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Having a Baby in Korea - Giving Birth

Having a Baby in Korea - G...

The following information on childbirth has been compiled through conversations with expat parents of many nationalities who have had at least one child in Korea.

1) At the Hospital
- Birthing pools are available for labor and delivery (except for placental delivery) in some hospitals, including Soonchunghyang Hospital (Hannam-dong)
- Episiotomies are still commonly performed in Korea. If you don’t want this procedure, you may have to push hard to convince the doctor to adhere to your wishes. Advice given from women is to push to not have one if you can.
- A high percentage of deliveries are by Caesarean section.
- At some hospitals they keep the baby in the nursery for the first 24 hours. Discuss this with your physician. If you have a private room, the baby can room in but this takes discussion with the physician prior to delivery.

Vaginal Delivery: around W7,088,000 (includes pregnancy care)
C-section: around W10,960,000
* This information is based on the respondents’ experiences and on private hospital experiences, and can vary up and own from one hospital to another. If you have National Health Insurance, the costs will be lower.

2) Cultural Differences (note that the similarities, of which there are many, are not included).
- Sanitary practices and privacy are different than may be expected from Western hospitals. There is often very little privacy, even in the higher end private hospitals. (For more information on hospitals in Korea, click here.)
- Medical professionals are not used to taking instructions from the ‘patient’. It is not normal practice here to explain what is going to happen or to answer questions.
- In Korea, fathers have not traditionally been present during delivery. If you don’t want to follow that practice, you may have to make your wishes know, although some physicians and hospitals, who have experience with foreign parents-to-be, will assume that the father will be there.
- Korean births are not always in a private room. They are, however, available if you are willing to pay extra. You’ll want to let your doctor know in advance, but may have to repeat the request near your deliver date and maybe even at the hospital. That said, many physicians/hospitals assume that foreign patients want a private room, so if that’s not what you want, you’ll want to say so.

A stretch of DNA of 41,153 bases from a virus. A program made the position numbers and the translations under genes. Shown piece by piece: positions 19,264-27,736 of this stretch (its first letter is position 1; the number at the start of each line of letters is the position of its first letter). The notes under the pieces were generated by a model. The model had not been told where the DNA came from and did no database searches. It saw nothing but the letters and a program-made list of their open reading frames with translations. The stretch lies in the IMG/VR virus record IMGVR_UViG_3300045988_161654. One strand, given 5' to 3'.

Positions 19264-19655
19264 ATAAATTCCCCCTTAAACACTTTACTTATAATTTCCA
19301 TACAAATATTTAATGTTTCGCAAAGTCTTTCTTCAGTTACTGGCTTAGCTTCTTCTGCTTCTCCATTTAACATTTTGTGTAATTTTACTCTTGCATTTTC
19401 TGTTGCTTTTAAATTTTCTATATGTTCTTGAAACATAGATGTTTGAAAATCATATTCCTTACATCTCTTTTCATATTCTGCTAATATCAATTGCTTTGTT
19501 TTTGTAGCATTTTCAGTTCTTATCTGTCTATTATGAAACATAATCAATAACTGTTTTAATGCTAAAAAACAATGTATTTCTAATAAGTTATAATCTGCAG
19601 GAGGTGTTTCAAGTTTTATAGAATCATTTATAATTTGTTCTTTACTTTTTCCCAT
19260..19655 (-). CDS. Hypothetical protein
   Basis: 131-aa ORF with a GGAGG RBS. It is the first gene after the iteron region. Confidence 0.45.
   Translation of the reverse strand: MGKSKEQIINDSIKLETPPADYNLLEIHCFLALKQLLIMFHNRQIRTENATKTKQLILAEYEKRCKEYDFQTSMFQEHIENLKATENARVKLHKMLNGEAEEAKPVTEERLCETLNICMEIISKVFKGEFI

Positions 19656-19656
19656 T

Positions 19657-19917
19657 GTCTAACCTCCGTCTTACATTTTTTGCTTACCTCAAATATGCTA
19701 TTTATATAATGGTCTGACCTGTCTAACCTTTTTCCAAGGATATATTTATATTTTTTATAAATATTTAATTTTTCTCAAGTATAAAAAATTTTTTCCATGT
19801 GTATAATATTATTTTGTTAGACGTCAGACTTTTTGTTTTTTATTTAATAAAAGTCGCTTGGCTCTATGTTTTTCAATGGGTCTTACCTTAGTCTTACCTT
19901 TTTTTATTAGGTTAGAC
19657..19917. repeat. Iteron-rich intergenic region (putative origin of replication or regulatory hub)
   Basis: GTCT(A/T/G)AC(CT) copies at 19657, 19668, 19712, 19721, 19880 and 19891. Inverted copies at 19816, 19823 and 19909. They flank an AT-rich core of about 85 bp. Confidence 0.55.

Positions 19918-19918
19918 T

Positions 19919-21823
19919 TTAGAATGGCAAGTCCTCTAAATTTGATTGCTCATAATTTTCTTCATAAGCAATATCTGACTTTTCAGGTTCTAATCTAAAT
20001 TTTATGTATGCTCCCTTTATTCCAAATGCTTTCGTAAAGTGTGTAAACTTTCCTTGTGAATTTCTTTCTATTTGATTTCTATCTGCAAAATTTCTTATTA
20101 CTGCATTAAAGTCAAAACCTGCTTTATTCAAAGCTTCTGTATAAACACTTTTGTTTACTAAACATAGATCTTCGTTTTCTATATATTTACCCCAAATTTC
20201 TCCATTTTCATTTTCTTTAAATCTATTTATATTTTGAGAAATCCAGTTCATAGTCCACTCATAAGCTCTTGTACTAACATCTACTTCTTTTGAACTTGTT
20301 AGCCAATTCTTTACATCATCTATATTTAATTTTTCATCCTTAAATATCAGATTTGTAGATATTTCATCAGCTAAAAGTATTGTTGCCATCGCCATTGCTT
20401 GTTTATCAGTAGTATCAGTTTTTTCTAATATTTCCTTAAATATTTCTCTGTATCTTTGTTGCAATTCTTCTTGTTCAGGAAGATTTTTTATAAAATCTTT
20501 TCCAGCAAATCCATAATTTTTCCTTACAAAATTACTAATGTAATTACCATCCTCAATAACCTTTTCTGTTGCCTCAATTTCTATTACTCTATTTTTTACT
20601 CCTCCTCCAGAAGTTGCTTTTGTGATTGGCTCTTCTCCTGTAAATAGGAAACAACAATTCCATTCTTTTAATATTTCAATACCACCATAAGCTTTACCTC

- It is common in Korean culture for women to restrict their movements for two weeks after the delivery. Some go to ‘maternity hotels’ after they are discharged from the hospital to be taken care of for one or two more months. (The new mom’ mother used to take care of her daughter for a few months after the birth).
- Traditionally, new mothers ate a lot of seaweed soup and this may be served to you while you’re in the hospital.

3) Advice from the Moms
- You may need to be assertive and firm (not necessarily aggressive) to ensure that your needs and desires are heard and met. If not, medical staff  (including English-speaking physicians) are going to follow their standard operating procedures, which may not be what you want. (for example episiotomies or C-section deliveries).
- You may need to periodically remind yourself that the medical staff is used to doing things in a certain way and that they are not trying to give you a hard time.

4) Stuff to Get Before Going to the Hospital
In Korean hospitals, you have to bring
i) - your own towels (at most there is a small hand towel in the bathroom).
ii) - you might have to bring your own soap! (Toilet paper is provided).
iii) - before delivering, you're given a list of items to pick up at the pharmacy across the street. This list includes sanitary pads, as well as the big pads that go on the hospital bed while you are delivering.

Blog for Moms: 
Some expat women have created a blog for moms. To get on the blog contact: expatmomsclub@gmail.com.

K4E Editor: We try to make the information on Korea4Expats.com as complete and accurate as possible, so if you notice any errors or omissions in the content above, please let us know at info@korea4expats.com.

Last Updated on 2016-10-22

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